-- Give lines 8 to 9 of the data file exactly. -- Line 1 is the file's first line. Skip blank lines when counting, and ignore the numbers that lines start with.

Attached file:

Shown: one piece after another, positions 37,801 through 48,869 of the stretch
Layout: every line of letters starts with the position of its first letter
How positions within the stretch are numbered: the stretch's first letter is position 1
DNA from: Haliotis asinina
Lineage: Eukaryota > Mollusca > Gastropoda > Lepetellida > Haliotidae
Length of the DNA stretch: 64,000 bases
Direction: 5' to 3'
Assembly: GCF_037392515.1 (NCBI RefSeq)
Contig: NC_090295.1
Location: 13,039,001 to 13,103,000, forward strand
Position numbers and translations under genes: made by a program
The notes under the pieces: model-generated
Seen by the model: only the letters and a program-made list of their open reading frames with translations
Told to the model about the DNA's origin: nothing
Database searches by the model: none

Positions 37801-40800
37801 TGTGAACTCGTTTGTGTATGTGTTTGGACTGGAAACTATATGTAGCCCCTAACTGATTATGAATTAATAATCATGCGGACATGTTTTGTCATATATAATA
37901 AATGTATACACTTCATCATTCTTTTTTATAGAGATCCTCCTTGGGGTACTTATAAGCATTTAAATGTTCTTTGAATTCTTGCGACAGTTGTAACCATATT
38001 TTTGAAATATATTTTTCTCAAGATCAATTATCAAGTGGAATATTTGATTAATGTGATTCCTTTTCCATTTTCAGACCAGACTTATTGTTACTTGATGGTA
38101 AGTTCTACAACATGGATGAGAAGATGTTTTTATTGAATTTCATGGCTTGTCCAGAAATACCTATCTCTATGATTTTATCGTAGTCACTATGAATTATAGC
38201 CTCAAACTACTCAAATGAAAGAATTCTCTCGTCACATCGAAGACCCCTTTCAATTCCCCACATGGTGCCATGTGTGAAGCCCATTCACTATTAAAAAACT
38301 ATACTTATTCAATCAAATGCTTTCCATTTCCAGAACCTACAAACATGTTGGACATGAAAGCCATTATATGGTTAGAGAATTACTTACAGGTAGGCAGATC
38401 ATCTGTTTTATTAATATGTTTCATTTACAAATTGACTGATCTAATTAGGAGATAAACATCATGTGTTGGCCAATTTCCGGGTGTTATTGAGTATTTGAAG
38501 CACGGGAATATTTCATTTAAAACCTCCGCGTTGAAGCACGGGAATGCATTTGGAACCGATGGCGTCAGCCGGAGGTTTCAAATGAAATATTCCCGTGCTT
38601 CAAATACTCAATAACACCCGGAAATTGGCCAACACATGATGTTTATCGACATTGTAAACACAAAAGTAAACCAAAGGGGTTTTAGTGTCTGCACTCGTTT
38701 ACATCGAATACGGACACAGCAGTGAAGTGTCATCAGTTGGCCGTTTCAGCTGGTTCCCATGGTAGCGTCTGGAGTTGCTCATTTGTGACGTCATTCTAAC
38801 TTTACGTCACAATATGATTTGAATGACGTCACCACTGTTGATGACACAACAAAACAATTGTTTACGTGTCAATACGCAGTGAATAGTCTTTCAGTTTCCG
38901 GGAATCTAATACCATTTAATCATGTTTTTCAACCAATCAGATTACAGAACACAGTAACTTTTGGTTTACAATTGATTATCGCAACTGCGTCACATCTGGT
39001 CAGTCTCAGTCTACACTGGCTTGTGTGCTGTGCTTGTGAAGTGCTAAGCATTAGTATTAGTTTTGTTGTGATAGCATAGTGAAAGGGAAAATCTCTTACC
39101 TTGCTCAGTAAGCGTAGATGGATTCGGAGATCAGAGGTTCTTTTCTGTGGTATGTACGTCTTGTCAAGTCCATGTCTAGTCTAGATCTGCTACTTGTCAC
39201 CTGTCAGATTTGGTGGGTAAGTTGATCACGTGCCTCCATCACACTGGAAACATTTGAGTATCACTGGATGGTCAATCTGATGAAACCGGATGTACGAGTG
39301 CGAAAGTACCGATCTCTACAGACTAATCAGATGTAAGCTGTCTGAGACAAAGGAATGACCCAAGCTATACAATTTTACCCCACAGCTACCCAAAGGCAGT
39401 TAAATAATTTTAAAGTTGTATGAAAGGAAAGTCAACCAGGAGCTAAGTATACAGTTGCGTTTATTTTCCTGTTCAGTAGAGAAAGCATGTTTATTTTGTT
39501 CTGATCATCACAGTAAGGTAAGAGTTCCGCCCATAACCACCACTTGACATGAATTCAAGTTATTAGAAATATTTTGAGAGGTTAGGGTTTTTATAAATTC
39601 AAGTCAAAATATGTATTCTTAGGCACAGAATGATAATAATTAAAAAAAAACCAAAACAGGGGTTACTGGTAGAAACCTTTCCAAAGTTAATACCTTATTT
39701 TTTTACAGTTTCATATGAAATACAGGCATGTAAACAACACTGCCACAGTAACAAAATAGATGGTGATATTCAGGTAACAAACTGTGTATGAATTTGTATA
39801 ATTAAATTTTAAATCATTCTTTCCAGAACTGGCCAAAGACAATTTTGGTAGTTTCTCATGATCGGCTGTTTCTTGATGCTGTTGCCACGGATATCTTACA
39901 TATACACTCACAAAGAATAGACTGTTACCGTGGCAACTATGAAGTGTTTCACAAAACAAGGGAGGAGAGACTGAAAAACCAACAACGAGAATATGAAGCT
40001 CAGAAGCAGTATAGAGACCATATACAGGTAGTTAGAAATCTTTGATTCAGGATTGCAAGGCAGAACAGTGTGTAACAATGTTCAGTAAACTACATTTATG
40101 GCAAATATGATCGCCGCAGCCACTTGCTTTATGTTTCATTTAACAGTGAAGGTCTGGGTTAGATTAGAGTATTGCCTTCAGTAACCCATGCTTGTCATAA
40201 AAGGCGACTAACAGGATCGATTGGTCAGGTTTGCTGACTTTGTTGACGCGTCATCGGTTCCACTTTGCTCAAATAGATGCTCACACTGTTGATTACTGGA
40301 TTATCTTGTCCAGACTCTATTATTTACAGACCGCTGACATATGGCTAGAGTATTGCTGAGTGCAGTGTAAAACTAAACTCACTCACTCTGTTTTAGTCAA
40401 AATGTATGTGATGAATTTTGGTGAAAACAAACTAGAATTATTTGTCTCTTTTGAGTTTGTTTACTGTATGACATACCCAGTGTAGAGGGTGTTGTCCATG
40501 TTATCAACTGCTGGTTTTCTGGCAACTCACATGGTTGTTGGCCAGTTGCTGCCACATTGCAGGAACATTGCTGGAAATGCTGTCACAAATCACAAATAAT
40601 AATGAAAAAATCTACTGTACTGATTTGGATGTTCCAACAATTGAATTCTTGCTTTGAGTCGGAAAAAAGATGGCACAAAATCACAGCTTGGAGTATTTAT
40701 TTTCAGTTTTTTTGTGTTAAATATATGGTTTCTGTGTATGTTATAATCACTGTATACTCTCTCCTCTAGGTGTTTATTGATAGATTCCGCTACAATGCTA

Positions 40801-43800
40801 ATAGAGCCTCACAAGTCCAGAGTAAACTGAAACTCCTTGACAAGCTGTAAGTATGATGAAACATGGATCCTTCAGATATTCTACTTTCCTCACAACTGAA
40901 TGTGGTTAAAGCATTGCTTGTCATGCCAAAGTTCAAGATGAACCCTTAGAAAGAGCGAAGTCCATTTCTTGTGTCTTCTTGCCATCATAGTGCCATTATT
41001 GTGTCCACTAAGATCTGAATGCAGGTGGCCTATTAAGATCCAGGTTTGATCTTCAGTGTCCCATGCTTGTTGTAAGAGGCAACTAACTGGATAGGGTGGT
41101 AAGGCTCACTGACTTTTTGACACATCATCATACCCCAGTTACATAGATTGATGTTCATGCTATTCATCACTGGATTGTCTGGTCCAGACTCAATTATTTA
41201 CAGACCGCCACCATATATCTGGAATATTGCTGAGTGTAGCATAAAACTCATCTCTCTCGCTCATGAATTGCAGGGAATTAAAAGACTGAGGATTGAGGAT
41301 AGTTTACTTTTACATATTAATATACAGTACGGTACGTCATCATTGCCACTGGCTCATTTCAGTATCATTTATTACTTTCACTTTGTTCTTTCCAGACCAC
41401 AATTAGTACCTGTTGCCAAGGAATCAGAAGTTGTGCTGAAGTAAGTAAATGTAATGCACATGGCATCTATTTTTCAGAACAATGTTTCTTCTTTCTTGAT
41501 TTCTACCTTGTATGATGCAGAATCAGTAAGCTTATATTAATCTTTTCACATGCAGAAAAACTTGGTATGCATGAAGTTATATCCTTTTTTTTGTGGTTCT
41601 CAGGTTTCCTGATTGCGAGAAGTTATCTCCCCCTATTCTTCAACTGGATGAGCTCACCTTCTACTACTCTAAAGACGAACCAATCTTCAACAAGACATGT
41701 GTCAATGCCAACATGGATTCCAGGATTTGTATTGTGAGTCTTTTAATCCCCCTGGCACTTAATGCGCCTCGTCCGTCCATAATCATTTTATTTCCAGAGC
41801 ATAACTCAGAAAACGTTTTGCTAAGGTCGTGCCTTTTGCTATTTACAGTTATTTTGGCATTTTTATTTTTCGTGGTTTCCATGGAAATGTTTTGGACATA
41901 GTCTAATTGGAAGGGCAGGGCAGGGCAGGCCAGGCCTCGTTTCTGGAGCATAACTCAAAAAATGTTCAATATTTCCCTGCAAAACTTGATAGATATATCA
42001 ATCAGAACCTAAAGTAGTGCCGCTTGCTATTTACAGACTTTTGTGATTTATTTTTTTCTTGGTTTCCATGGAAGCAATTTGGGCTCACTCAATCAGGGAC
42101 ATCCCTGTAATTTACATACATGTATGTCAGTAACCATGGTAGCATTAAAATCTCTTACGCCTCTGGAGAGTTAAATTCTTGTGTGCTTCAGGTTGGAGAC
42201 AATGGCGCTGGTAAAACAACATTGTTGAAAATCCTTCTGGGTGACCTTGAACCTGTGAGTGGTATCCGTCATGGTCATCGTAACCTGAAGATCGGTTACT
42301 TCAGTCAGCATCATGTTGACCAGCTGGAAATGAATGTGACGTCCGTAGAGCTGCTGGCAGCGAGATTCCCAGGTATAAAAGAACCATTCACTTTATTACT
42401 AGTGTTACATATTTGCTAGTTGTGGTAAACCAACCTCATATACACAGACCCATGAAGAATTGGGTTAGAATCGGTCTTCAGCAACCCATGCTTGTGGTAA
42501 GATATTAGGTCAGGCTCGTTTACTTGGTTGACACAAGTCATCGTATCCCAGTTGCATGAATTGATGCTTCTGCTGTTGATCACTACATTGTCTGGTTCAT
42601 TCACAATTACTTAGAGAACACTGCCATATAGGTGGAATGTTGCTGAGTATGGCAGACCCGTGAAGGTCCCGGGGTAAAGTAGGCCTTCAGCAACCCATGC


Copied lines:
Assembly: GCF_037392515.1 (NCBI RefSeq)
Contig: NC_090295.1